How To Start Running With Your Dog

Kate Barrington
by Kate Barrington
Pound the pavement with encouragement from a furry jogging partner – running with your dog is a wonderful way to keep the both of you in good health

Running is an excellent way to improve your own fitness and it can be a great form of exercise for your dog as well. You shouldn’t immediately start off by taking your dog for a two-mile run, however. In the same way that you would build up your own endurance, you also need to build your dog’s endurance for running. It can be a bit daunting to get started, so let’s talk about the basics about how to start running with your dog.

When to Start Running

The first thing you need to know about running with your dog is that you need to wait until he is at least one year old. In order for a dog to be able to run safely for any great length, he needs to achieve skeletal maturity first – that is, his bones need to be fully developed. If you try to start running with your dog too early, it could cause some serious problems for your pup. When a puppy’s muscles tire, they will not be able to support his skeletal system and, as a result, bone will grind against bone and this could cause permanent damage. According to veterinarian Tim Hackett of Colorado State University’s Veterinary Teaching Hospital, seven months is the absolute earliest age at which to start a dog with running, but one year is recommended. Keep in mind that the larger the breed of dog, the longer it will take to reach skeletal maturity. Some giant breeds, for example, may not be fully grown until 18 to 20 months of age.

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Before You Start Running

Once your dog reaches skeletal maturity, it is recommended that you take him to the vet for a check-up to make sure he is healthy enough for running. If your vet is able to confirm that your dog is ready for running, then you can begin with an endurance-building program. Start off by only running with your dog for a total of one mile per week and take the time to observe and assess his recovery after each run. Check to see how long it takes for your dog’s breathing to return to normal and how well the pads of his feet are holding up. One of the most common injuries seen in dogs that run on a regular basis is pad wear, so do not neglect your dog’s feet.

Tips for Building Endurance

To build up your dog’s endurance you should start with three easy jogs per week, each one lasting only about 15 or 20 minutes. Each week, add another five minutes to your jog as long as your dog is able to handle it. Just as you would warm up your own body before a long run, make sure to warm up your dog as well and keep a close eye on him to monitor for signs of fatigue. Your dog is at your mercy for taking breaks during the run – he will run for as long as you do, so don’t forget to give him a rest of he needs it and bring some water along as well. As you build up your dog’s endurance it is important that you give him a day or two to rest in between runs. Every dog is different, so pay attention to your dog’s recovery after each run – if he seems to be particularly lethargic or tired after a long run, give him an extra day to recover.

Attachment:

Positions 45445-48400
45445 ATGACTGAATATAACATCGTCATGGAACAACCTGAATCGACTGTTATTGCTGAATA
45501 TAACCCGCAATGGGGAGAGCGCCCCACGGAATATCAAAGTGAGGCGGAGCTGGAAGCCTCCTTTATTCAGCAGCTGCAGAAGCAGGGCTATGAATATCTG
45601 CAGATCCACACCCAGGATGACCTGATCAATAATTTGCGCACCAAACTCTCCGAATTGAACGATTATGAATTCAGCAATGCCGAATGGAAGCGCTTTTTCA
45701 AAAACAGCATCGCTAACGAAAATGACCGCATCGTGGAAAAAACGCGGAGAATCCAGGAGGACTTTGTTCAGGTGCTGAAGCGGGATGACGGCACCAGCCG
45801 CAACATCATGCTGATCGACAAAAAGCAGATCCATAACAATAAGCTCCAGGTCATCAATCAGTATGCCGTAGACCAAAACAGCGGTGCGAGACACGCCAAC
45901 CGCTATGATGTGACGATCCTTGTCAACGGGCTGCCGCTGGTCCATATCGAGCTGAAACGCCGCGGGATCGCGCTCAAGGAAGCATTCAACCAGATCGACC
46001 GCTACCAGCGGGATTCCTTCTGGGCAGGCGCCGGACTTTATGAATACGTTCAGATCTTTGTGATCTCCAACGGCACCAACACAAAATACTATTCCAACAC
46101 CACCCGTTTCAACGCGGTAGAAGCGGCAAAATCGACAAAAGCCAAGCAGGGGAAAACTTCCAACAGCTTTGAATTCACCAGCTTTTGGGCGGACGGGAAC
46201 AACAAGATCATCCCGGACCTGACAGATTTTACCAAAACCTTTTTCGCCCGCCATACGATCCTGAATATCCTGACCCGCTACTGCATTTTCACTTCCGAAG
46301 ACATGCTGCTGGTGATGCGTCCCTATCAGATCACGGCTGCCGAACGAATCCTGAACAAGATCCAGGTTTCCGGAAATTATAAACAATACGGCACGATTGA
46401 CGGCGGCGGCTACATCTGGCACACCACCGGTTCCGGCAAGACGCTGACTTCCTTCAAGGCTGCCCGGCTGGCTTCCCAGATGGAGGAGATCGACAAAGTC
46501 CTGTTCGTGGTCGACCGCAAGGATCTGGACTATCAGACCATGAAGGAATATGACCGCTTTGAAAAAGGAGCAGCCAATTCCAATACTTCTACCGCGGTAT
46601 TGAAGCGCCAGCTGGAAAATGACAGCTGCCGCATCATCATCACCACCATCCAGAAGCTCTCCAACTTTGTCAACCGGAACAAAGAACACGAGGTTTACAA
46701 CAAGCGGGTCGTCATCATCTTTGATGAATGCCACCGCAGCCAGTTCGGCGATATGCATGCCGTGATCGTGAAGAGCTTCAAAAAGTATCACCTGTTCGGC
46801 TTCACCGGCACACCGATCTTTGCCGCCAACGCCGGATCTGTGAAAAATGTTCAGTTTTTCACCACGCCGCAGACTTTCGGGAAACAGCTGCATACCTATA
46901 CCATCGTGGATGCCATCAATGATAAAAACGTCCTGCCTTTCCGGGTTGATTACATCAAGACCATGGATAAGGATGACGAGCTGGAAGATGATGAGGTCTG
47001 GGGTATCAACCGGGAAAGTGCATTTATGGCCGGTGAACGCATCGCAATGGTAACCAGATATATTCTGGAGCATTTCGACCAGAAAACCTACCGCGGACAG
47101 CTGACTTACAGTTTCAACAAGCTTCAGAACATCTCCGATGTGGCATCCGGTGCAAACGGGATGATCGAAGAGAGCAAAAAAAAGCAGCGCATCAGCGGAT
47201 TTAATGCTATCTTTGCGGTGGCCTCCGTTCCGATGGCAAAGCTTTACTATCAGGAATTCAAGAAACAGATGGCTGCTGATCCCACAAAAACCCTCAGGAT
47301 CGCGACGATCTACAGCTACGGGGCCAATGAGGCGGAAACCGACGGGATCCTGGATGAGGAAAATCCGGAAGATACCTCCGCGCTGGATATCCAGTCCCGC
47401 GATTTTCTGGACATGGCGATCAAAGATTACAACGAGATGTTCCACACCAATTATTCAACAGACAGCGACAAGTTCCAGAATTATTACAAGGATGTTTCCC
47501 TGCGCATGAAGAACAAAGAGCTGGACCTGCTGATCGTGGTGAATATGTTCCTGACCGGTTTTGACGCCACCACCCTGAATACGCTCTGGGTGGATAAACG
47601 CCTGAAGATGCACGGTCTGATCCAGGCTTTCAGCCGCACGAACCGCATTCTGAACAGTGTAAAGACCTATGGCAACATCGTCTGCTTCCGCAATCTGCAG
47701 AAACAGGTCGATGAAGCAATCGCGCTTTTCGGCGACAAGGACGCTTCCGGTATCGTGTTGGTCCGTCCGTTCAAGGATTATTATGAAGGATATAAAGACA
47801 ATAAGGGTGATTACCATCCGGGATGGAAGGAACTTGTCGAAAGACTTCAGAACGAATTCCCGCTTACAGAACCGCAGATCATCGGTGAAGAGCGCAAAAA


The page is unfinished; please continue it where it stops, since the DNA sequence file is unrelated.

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Running with your dog is not only a great form of exercise, but it can also be a bonding experience as well. Taking your dog for a run also gives you an opportunity to strengthen your dog’s obedience skills and to give him some extra socialization as you go for runs in new and different areas. The key to ensuring that your dog stays safe and healthy is to start off slow and to monitor his progress – don’t try to push your dog too far and make sure he gets a break when he needs it.

Kate Barrington
Kate Barrington

Kate Barrington is the loving owner of two cats (Bagel and Munchkin) and a noisy herd of guinea pigs. Having grown up with golden retrievers, Kate has a great deal of experience with dogs but labels herself a lover of all pets. Having received a Bachelor's degree in English, Kate has combined her love for pets and her passion for writing to create her own freelance writing business, specializing in the pet niche.

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